One study recorded recovering users’ reports of their experiences with auricular acupuncture. 7 Many had positive experiences with the alternative treatment. These included: 7

  • Decreased substance abuse.
  • Anxiety relief.
  • Relaxation.
  • Increased wellbeing.
  • Peacefulness.
  • Positive physical effects.

The negative experiences they reported included: 7
  • Time-consuming.
  • Ineffective at reducing cravings.
  • Physically distracting.
  • Short-lived effects.
  • Required another person to be performed (could not be done alone).

Despite the conflicting evidence, many people find acupuncture helpful while recovering from an addiction to drugs or alcohol. Due to the high level of safety and the lack of adverse effects, there seems to be little risk in using it as a complementary form of addiction treatment.

Use of Acupuncture in Addiction Treatment Programs

Holistic recovery centers are designed to treat the whole person by improving physical, mental, emotional, and spiritual health. The treatments provided at these rehab centers are considered alternatives to mainstream or traditional treatments, such as counseling, therapy, and medication.

Holistic recovery centers, as well as other rehabs, may incorporate acupuncture into their treatment programs. This alternative treatment can be a part of an individualized treatment plan that addresses a person’s specific needs for recovery and mental health.

Acupuncture is not a standalone treatment for a substance addiction. It is used in combination with other recovery strategies, such as psychotherapy, 12-step programs, group counseling, or other alternative and complementary treatments, such as art or music therapy, meditation, nutritional counseling, exercise programs, or yoga.

Group and Individual Treatments

In treatment facilities, staff who are certified in the National Acupuncture Detoxification Association (NADA) protocol will often administer auricular acupuncture. NADA has created a standardized treatment protocol for acupuncture and provides acupuncture training to medical and mental health professionals. 3 The treatment typically lasts for about 30 minutes or more while the person is in a relaxed state. 2 It can be given in group settings where people sit quietly together while needles are inserted into the 5 specific points in the ear. Some centers may conduct individual acupuncture treatments as well.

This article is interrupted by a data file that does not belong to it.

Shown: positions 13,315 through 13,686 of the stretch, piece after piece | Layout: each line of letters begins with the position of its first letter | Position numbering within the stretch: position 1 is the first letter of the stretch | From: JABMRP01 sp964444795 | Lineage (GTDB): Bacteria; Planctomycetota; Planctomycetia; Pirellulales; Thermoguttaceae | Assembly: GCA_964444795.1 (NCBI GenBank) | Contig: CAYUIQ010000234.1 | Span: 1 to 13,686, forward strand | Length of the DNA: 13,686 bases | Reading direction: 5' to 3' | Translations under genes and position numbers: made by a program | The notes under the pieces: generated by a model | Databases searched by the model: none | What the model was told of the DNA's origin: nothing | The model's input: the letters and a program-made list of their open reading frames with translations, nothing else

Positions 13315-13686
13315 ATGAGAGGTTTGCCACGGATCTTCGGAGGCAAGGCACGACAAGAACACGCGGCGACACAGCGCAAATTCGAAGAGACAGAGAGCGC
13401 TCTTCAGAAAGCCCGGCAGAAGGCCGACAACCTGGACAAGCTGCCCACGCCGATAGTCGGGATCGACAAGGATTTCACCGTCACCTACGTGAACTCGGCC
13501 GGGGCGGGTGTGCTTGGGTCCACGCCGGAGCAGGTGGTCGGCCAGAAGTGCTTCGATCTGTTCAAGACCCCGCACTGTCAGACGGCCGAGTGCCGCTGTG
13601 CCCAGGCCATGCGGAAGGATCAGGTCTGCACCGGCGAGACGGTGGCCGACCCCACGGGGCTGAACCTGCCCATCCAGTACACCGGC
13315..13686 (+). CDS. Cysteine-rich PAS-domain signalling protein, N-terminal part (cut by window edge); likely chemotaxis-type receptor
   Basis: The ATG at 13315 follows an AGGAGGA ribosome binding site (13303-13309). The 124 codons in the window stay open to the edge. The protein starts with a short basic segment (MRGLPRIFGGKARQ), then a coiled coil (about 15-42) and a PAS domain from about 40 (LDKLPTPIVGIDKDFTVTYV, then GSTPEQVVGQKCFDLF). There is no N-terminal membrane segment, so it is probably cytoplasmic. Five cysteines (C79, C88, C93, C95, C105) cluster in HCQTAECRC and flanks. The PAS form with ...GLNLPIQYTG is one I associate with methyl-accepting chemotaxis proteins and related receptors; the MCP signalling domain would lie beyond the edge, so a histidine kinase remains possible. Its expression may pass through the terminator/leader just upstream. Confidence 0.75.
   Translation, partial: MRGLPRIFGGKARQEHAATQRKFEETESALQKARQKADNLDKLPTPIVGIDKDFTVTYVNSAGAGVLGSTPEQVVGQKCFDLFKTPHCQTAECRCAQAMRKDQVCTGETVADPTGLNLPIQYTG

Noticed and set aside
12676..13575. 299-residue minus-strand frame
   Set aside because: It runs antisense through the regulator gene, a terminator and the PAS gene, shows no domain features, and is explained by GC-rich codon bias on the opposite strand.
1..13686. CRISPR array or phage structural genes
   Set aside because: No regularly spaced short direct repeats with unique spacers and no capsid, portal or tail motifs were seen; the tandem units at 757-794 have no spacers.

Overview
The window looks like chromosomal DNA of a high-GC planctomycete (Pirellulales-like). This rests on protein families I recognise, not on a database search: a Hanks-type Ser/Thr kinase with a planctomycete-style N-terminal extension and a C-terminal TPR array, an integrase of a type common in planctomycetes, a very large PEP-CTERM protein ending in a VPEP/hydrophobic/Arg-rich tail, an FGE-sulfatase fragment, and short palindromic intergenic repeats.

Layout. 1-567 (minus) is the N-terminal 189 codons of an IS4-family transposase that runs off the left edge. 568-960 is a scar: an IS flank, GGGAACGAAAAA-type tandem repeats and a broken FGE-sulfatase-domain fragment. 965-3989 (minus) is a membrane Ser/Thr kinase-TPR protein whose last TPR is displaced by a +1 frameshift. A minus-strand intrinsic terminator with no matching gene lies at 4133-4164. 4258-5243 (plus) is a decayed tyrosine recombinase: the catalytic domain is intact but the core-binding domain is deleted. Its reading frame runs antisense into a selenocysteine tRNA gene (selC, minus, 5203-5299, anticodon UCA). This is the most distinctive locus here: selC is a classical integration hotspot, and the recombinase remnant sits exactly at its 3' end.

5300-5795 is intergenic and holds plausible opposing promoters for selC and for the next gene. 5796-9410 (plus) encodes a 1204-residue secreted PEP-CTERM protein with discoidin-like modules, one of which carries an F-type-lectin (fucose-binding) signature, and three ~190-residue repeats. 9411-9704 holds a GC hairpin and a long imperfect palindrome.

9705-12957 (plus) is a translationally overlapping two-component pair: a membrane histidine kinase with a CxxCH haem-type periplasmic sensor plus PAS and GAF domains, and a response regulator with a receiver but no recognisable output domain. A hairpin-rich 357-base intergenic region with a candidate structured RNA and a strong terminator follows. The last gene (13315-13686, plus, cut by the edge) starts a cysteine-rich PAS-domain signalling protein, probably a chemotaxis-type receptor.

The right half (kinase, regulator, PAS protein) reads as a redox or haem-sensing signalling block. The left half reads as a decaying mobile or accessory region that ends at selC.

Find a Treatment Program That Offers Acupuncture

Not all recovery centers offer acupuncture as a form of addiction treatment. If you need help finding a treatment center that incorporates acupuncture into their recovery program, call our helpline at to speak to a treatment support specialist. There are also free alcohol abuse and drug addiction hotline numbers you can call.

[1]. Lin, J., Chan, Y., & Chen, Y. (2012). Acupuncture for the Treatment of Opiate Addiction. Evidence-Based Complementary and Alternative Medicine, 2012, 1-10. doi:10.1155/2012/739045

[2]. Bruce, L. (2011). Ear Acupuncture: A Tool for Recovery. Yale School of Medicine.

[3]. National Acupuncture Detoxification Association (NADA). About NADA.

[4]. Yang, C. H., Lee, B. H., & Sohn, S. H. (2008). A Possible Mechanism Underlying the Effectiveness of Acupuncture in the Treatment of Drug Addiction. Evidence-Based Complementary and Alternative Medicine, 5(3), 257-266. doi:10.1093/ecam/nem081

[5]. D’alberto, A. (2004). Auricular Acupuncture in the Treatment of Cocaine/Crack Abuse: A Review of the Efficacy, the Use of the National Acupuncture Detoxification Association Protocol, and the Selection of Sham Points. The Journal of Alternative and Complementary Medicine, 10(6), 985-1000. doi:10.1089/acm.2004.10.985

[6]. Kim, J. H., Chung, J. Y., Kwon, Y. K., Kim, K. J., Yang, C. H., Hahm, D., Shim, I. (2005). Acupuncture Reduces Alcohol Withdrawal Syndrome and c-Fos Expression in Rat Brain. The American Journal of Chinese Medicine Am. J. Chin. Med., 33(06), 887-896. doi:10.1142/s0192415x0500348x

[7]. Bergdahl, L., Berman, A. H., & Haglund, K. (2012). Patients’ experience of auricular acupuncture during protracted withdrawal. J Psychiatr Ment Health Nurs Journal of Psychiatric and Mental Health Nursing, 21(2), 163-169. doi:10.1111/jpm.12028